Jet-Net meat netting and hang it?

Well, when I used to use barrel smokers with a water dish, I would fold the fatty, thick end over the less fatty small end and call it a day. They were delicious. Some of my favorite briskets were done that way.

Yeah, after about 10 hours of tending a fire I’m exhausted and probably mildly drunk. I’ve had briskets rarely take 18 hours to properly finish. After that time, I’ll wrap it in foil and set it in an oven set to 220F and go take a nap until the thermometer says I’m done and throws its alarm (207-210F internally these days) 225F is really my target smoker temp these days, it was 210F when I was young and crazy. The briskets were probably better when I was young and crazy, but that took a bunch of attention and time. I should probably get an electric smoker and see if I can match my old smokes without having to keep an iron hand on the intake/exhaust and fuel.

But then again, would I feel as satisfied at the end? Maybe I’ll borrow someones electric smoker and see how bad it really is.

I typically just get a whole brisket, trim a lot of the fat off, and then put it fat side down in the WSM. I haven’t had it that long, so I’m still learning. I’m using the Minion method, but I’m thinking I may start using that snake method.

Wood-wise, I prefer oak and lots of it. My tastes tend toward the Central Texas/East Texas very smoky. I have a big pellet smoker, and it does a fine job on everything BUT brisket, which it can’t manage to put enough smoke on, no matter how many smoke tubes, etc… I put in it. So I got the WSM, but I’m still in the process of learning.

Cooking techniques… smoke it at 250-300 uncovered until it stalls, then wrap in the pink butcher paper and keep on going until the internal temp is around 203. It’s generally in the 10-12 hour time frame.

Fat side up for self basting!

I tend to find that the underside dries out, even if I’ve got the water pan full, so I put it fat side down.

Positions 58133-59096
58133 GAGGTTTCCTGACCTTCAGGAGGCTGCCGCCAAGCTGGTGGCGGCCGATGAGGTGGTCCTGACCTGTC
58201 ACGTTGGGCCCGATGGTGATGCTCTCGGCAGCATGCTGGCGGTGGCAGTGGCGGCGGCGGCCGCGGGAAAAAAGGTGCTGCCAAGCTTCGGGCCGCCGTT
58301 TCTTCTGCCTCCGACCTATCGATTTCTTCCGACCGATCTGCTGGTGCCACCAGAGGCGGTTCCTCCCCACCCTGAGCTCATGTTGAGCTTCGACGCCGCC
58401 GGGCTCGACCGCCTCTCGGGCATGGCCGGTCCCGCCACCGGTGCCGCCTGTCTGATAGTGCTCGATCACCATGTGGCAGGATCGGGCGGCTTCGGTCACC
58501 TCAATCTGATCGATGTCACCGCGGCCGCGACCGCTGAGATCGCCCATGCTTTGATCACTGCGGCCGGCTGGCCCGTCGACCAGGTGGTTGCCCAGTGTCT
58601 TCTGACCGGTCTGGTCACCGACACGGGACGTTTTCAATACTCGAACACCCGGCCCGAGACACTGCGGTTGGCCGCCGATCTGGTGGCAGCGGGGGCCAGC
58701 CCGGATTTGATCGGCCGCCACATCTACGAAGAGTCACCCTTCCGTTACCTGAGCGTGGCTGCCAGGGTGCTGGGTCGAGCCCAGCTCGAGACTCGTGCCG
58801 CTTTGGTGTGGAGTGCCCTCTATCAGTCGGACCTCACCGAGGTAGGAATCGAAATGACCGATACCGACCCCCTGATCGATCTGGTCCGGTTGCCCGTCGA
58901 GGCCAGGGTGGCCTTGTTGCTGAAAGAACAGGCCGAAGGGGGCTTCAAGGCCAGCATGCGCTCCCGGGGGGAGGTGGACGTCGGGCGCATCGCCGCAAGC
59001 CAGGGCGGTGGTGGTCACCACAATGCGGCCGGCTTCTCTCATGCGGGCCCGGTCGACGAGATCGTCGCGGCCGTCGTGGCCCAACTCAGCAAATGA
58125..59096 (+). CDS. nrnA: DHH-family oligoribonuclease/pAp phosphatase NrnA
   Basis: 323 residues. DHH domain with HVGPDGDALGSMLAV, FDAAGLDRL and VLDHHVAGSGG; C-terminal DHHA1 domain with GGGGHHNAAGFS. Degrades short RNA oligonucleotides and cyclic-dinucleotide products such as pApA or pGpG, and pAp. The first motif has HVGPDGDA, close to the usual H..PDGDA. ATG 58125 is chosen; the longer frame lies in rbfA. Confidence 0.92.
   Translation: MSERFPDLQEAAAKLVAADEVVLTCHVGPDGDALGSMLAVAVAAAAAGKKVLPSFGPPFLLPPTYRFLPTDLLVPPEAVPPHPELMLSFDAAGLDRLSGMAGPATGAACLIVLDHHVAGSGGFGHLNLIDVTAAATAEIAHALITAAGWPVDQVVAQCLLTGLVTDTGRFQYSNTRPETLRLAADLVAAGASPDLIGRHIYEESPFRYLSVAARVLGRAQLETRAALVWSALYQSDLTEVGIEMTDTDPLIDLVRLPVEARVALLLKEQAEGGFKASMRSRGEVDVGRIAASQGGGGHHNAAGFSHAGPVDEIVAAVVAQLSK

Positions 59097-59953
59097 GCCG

Yeah, I used to be a ‘fat side up’ disciple too, but in another BBQ thread here on the SDMB there was a debate on which was better, and a pretty compelling case for fat-side down was made. Though I don’t remember the exact details and do not feel like sifting through multiple BBQ threads to find it right now, I think the main points were something like: one, fat running down the brisket interfered with proper bark formation; and two, the fat does not permeate the meat at all well enough to baste it. The interior rendered collagen provides plenty of moistness if properly cooked.

I’ve got a Traeger, like yours it imparts a lighter smoke flavour which I’m not unhappy with.

The last whole brisket I made had a 36 hour brine before going on, using pretty much the same method as yours including wrapping at the stall, was deliciously moist.

I personally found it doesn’t make a lick of noticeable difference. (I usually do up so the fat doesn’t stick to the grates.)

Too hot and too fast for my personal tastes. But, I am absolutely not the guardian of good taste. I shoot for around 225. After it’s had about 10 hours and I’m tired, I’ll wrap it in foil and move it to a 275 or so oven and nap while it finishes. Unless I go overboard with the rub, they’re pretty much my favorite briskets.